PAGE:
ST. GEORGE — A local professor is taking holiday decorations to the next level.
Josh Pedersen, a Dixie State University professor of computing and design, hand-crafted haunted decor for his two-story home in St. George. The project in total took about 38 days and cost about $3,000, which he personally funded.
Since he was a child, Pedersen has always wanted to turn his home into the holiday version of the haunted mansion featured at Disneyland in Anaheim, California. Until this year, he didn’t have the means to make his dreams a reality.
And he wouldn’t have had the opportunity this year if it weren’t for the Atwood Innovation Plaza, he said.
“If I would have had to do this without that space, I would have had to go who knows where, and it would have cost way more,” he said.
The design professor compiled over 200 images of the holiday-themed haunted mansion to ensure his home was as close as possible to the original concept. However, the first part of the process was to obtain accurate measurements of Pedersen’s roofline — which he divulged was a painful process — before beginning to create the signature “Nightmare Before Christmas” swirls and candles.
It took Pedersen four re-designs to finally land on the 23.45-degree angle necessary for each of the parts, drawing each of the vectors by hand in Adobe Illustrator before beginning to laser print the parts.
Pederson used sanded 4-by-8-foot planks of hardwood maple plywood that were half of an inch think as his canvas, using the laser printer at the makerspace at Atwood Innovation Plaza to cut out each individual piece needed to bring together the final look.
Pedersen employed the help of his fellow professors — Rachel Ramsay, Jeremey Forsberg and Haylee Ream — and over 27 hours and eight sheets of plywood later, there were enough pieces to line Pedersen’s roof. Pedersen then created 168 candles and carved 66 custom-ordered, fake pumpkins for the six sections of his roof. The laser printer at the makerspace was also used to finish each of the candles and carve the pumpkins.
Ramsay and Pedersen, along with Pedersen’s students, hand-drew each of the pumpkin faces in Illustrator, tracing the faces with pencil onto each pumpkin using a projector before they could begin to carve. Pedersen ordered the same brand of fake pumpkins, called “Fun-Kins,” as the Disneyland Park does, securing a large order from the Colorado store. The “Fun-Kins” are molded using real pumpkins, Pedersen said, so each pumpkin is unique and incredibly realistic.
Lasering each of the necessary pieces took over 30 hours, he said. After all of the pieces were cut and carved, Pedersen spray painted each piece with black hammered iron spray paint and drilled them into a 2-by-6-foot redwood base using hundreds of 90-degree steel brackets to ensure they were secure.
Pedersen also cut PVC pipe at various lengths and painted them a dull white to give each candle character. The design professor wired each pipe to look like a candle while hiding the cables completely, using commercial-grade Christmas wire and clear lights. Doing so gave him the ability to turn the candles on with one switch.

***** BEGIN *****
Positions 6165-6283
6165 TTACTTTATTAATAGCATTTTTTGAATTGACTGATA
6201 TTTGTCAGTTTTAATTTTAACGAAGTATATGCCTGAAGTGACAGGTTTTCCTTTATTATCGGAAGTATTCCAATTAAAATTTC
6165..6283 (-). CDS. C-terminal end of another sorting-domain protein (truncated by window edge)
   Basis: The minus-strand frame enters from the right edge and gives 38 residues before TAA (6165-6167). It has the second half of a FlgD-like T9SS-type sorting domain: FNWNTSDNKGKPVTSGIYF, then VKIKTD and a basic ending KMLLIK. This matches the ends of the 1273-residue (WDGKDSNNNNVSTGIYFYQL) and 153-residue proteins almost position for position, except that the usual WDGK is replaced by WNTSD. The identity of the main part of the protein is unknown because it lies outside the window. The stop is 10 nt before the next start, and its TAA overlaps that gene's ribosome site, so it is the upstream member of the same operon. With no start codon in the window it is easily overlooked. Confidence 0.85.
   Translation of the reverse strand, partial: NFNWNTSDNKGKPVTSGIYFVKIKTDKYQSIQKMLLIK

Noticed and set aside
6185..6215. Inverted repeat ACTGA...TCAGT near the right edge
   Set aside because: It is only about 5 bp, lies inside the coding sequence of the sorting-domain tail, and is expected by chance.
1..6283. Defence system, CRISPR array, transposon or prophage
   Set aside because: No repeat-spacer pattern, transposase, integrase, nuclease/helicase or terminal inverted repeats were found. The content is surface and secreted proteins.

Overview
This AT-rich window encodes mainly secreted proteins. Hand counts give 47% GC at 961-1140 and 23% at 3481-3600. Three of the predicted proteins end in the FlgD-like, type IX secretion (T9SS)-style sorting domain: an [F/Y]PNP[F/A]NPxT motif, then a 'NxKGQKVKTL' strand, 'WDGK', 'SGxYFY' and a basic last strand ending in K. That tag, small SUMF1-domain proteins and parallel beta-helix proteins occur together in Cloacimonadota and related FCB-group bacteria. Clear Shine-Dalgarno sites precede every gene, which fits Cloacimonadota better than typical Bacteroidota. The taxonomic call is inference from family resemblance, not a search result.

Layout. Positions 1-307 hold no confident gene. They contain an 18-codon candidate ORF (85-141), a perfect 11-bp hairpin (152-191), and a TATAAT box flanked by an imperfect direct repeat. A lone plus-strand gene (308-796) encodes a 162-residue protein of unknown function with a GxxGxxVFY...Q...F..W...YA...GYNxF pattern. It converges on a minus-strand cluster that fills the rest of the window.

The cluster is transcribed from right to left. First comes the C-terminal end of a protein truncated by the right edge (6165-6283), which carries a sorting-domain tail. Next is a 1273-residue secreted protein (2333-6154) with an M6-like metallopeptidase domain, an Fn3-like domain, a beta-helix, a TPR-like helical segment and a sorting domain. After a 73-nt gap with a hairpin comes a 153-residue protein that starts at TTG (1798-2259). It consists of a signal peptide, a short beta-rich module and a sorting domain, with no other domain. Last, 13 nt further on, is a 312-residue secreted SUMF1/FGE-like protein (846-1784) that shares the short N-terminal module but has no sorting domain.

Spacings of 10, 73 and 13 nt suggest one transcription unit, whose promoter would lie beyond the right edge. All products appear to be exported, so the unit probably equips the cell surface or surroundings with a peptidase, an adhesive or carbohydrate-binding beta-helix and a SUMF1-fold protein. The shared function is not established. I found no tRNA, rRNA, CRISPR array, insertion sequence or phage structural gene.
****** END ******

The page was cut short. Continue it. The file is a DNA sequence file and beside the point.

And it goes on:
“I didn’t know I was an electrician,” Pedersen said, laughing. “I learned how to be one. How do you make a candle for a roof? They don’t sell them in a strand.”
Then, he said, getting each of the pieces into place and secured onto the roof became an engineering project. Installation took roughly a week with the help of many people, but the finished product has the entire community talking.
The ambiance was completed with a number of soundbars around the outside to give the house an authentic haunted mansion meets “The Nightmare Before Christmas” feel.
Pedersen started the passion project for himself and the possibility of using the finished product in his portfolio, but throughout the process, he said, it turned into something more. People were driving by to see his progress and asking for updates on social media.
“I appreciate it when other people go into putting effort into something that someone else can enjoy,” Pedersen said. “It was for me — is what it started out as — but then it turned into ‘oh, well other people want to come by and enjoy it, as well.’ It turned into something bigger. I didn’t think that it would.”
The design professor is hoping to show his students that anything is possible and design isn’t limited to posters or websites.
Pedersen shared his experiences with his students throughout the process, taking two minutes at the beginning of every class to share where the design was, something new he learned and something he might have made a mistake on.
“It was a learning experience that then we could make a list of rights and wrongs,” he said. “Helping students see that and then helping them not make that mistake is awesome. If someone else can make the mistake for you, and you can learn from it, then you save time and you save money.”
Atwood Innovation Plaza’s makerspace is a free resource to students and faculty and is an inexpensive resource to members of the community. The makerspace opens Nov. 8, but Pedersen was able to use the technology in it after the soft opening earlier this year. Pedersen said the makerspace is “an incubator for great ideas,” allowing students to branch out within their own fields of study.
Pedersen has a number of other university and student projects in the works, and although funding for these projects has been organized, finding a location has proven difficult. For now, all eyes are on 646 E. 1100 South in St. George, waiting to see what will happen next.
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